‘Singin’ in the Rain’ co-director Stanley Donen dead at 94: reports

Stanley Donen, the filmmaker behind some of Hollywood’s most iconic films, including “Singin’ in the Rain,” “Funny Face,” “Seven Brides for Seven Brothers” and “Damn Yankees” has died at age 94, according to multiple reports Saturday.

Donen’s manager did not immediately respond to Fox News’ request for comment.


Michael Phillips, the film critic of the Chicago Tribune, was one of the first to report the news, tweeting: “Confirmed by one of his sons this morning: Director Stanley Donen has died at 94.

“With Gene Kelly he brought ON THE TOWN AND SINGIN’ IN THE RAIN into the world; on his own, 7 BRIDES, CHARADE AND TWO FOR THE ROAD. A huge, often neglected talent. #StanleyDonen.”

Donen made four films with Cary Grant alone: 1957’s “Kiss Them For Me,” 1958’s “Indiscreet,” 1960’s “The Grass is Greener,” and 1963’s “Charade.”

Donen’s last theatrically released film was “Blame it on Rio” with Michael Caine, which flopped in 1984. However, he was given an honorary Oscar in 1997.

Back in 1999, Donen told Film Talk “Singin’ in the Rain”, starring Gene Kelly, Donald O’Connor and Debbie Reynolds was one of his proudest achievements as a director. Donen co-directed and choreographed the film with Kelly.

“Well, now everybody likes it, and I’m very proud of it,” said Donen at the time. “I’m delighted, it’s a wonderful feeling. When we did ‘Singin’ in the Rain,’ we were young, full of energy and vitality, we didn’t have any fear, we just burst out doing it, and the movie is full of good dancing and funny situations, it’s about something we can all easily understand – movies and the transition from silents to talkies. It just all fell into place.”


“We did everything together,” he said of Kelly. “We were usually rehearsing in two separate rehearsal halls – he would work on one number, I would do another one, and then often after lunch, he’d go to my rehearsal hall and I would go into his, and then we worked it out. There was no system. The good part was that he was in the movie, so at least I was always behind the camera while he was going to be in front of it.”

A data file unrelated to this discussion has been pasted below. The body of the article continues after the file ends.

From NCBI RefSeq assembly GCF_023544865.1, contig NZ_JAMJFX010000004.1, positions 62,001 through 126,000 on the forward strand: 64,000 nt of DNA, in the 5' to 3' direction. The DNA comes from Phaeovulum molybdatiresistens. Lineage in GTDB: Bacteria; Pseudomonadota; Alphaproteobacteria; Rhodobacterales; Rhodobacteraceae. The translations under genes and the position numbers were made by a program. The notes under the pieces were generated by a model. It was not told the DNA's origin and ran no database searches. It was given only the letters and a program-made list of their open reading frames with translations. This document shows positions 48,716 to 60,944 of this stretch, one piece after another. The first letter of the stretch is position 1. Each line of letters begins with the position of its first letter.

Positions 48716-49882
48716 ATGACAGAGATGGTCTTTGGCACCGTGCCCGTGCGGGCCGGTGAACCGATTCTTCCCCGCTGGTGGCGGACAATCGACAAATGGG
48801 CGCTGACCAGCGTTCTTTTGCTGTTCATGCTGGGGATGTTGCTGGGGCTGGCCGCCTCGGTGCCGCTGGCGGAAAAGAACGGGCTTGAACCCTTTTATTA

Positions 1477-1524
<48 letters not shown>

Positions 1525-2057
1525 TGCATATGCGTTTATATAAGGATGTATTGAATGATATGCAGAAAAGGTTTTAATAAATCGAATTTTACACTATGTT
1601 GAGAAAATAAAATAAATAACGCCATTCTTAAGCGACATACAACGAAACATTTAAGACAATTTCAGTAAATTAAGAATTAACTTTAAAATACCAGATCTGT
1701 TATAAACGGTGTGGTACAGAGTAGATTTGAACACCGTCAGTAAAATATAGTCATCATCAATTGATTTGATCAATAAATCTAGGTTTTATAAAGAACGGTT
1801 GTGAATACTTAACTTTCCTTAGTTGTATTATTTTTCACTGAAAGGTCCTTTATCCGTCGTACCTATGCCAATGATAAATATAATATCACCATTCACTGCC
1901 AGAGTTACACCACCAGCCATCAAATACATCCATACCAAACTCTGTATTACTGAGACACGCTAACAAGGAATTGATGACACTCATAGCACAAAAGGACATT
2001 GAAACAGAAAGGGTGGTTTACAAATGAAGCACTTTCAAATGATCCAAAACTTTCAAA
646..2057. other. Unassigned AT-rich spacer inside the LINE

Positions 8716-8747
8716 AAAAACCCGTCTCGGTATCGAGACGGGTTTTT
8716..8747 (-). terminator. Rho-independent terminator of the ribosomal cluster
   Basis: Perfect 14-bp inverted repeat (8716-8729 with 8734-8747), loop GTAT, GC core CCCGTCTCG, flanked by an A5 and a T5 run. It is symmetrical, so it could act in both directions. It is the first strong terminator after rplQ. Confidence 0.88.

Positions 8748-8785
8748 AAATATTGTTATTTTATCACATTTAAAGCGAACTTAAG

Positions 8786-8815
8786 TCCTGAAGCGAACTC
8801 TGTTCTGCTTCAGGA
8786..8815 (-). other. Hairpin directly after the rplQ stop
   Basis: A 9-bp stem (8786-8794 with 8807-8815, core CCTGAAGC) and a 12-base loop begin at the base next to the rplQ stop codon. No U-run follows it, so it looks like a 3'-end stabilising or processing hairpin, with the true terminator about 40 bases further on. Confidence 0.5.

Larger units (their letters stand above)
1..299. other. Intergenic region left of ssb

Donen also stressed that Audrey Hepburn was one of his favorite actresses to work with.

“Absolutely and I certainly adored her: she was a fabulous and glorious actress,” he said. “She was really unique. After she had passed away [January 20, 1993, at age 63], Billy Wilder, who has always been one of my best friends, said, ‘What Audrey Hepburn had, you couldn’t teach, you couldn’t even learn it. God kissed her on the cheek and there she was.’”


As for retirement? That was one word Donen refused to utter.

“Good God no,” he said. “I would die if I quit. I’m planning to make another movie. I got more going on right now than I’ve ever had. A movie, a Broadway show, a compilation movie. I was going to do a movie with Michael Jackson, but that project got canceled. There must be twelve movies that I was planning which didn’t get done for a variety of reasons. That’s the way it goes. A movie can get stopped for a thousand reasons. If you’re particular about the I don’t want to do certain things, it’s very difficult. And the more I work, the more particular I get.”